One of North Korea's Favorite Crypto Mixers Is Back, Laundering $100M
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One of North Korea's Favorite Crypto Mixers Is Back, Laundering $100M, the first crypto mixing service hit by U.S. sanctions appears to have relaunched under the name Sinbad, a newcomer that gained a lot of Lazarus Group business quickly.

One of North Korea's Favorite Crypto Mixers Is Back, Laundering $100M

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The mixing service Blender, which was hit with U.S. sanctions before Tornado Cash, has been resurrected under the name Sinbad, according to crypto intelligence firm Elliptic.

And it has already laundered $100 million of the $1.7 billion North Korea is believed to have stolen in a series of hacks on major crypto projects, notably the $620 million hack of Axie Infinity's Ronin Network bridge.

A small mixing service that is quickly getting big, Sinbad is "highly likely to be a rebrand of Blender, with the same individual or group responsible for it," Elliptic said.

Despite its small size and having been launched in October, Sinbad managed to quickly attract tens of millions of dollars in transactions from accounts believed to be part of North Korea's Lazarus Group.

Which is fairly remarkable for a custodial mixer, "as the operator has full control over the cryptoassets deposited within it," Elliptic said.


Elliptic gave a list of reasons for its belief that Sinbad is a rebrand of Blender.

First off, a pre-launch Sinbad "service" address received what appeared to be a test transaction from a wallet thought to be controlled by Blender's operator. Following that $22 million in early transactions came from that wallet.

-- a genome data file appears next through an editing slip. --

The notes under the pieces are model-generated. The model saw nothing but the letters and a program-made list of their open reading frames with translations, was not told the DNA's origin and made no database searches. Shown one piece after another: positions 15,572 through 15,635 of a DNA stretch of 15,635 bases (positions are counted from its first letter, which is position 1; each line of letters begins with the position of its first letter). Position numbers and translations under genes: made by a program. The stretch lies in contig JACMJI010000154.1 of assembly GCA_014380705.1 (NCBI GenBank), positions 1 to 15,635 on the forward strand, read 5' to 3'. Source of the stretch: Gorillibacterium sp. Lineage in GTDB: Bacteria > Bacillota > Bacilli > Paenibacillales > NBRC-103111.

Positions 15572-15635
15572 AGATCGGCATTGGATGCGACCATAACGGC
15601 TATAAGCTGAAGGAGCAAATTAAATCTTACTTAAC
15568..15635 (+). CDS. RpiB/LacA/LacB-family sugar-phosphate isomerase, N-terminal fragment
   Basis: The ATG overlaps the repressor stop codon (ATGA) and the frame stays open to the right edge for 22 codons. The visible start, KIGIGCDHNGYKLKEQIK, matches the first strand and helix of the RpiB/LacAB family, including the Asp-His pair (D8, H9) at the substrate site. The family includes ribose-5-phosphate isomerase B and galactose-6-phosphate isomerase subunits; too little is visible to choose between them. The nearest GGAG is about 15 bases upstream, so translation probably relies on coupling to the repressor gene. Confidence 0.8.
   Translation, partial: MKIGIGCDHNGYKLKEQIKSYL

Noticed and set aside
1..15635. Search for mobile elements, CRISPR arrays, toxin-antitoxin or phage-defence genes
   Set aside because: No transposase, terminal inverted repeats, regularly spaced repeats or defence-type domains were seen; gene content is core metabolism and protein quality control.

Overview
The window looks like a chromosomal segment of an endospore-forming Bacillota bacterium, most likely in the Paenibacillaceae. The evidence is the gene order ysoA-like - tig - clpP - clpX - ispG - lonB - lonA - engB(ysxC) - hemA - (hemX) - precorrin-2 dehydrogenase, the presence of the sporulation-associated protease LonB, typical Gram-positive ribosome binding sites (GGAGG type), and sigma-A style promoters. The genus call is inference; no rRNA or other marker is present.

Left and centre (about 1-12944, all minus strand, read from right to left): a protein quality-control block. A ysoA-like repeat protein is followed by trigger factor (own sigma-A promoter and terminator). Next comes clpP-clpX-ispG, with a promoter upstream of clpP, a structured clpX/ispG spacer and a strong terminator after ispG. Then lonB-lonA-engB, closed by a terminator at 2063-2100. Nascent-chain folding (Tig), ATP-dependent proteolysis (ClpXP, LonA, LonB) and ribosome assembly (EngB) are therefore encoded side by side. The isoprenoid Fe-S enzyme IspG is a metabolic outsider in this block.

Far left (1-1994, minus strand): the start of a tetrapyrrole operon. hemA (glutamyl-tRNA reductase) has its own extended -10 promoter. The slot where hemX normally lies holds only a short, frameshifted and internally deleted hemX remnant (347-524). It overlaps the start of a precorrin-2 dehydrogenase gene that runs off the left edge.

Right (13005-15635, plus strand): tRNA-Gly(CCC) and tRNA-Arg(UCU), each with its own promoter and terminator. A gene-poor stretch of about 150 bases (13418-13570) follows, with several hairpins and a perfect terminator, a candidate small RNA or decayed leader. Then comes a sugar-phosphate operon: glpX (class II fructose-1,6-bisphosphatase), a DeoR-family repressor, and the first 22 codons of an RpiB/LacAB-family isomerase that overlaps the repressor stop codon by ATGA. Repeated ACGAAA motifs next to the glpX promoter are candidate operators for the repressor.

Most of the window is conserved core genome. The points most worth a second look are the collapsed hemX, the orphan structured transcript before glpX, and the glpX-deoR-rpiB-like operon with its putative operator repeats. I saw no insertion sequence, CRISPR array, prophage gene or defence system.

And, funds used to pay for Sinbad marketing and promotion came from that Blender-linked wallet.

Beyond that there are a number of similarities in how the site is run, the techniques it uses, and even "the structure of both services' websites, as well as in their use of language and naming conventions," Elliptic said.

Elliptic predicted that more OFAC sanctions could be coming.

Sanctions Mixed was sanctioned by the U.S. Department of the Treasury's Office of Foreign Assets Control (OFAC) on May 6, after being used to launder $20.5 million from the Ronin bridge hack..

While it was the first such use of sanctions, the Blender sanctions weren't all that controversial, as it was an operator-run business, and many businesses have been sanctioned over the years.

The same can't be said of Tornado Cash, a fully DAO-run project that became the first-even example of OFAC sanctioning computer code, which heretofore had been considered writing — and thus Constitutionally protected speech. It was blamed for laundering $455 million hacked by Lazarus Group

That controversy redoubled when a coder who had launched but since left the project was arrested in The Netherlands, where he is awaiting trial without bail. The arrest was the first time a DeFi developer had been charged with a crime — money laundering in this case — based on the project's actions as a DAO.

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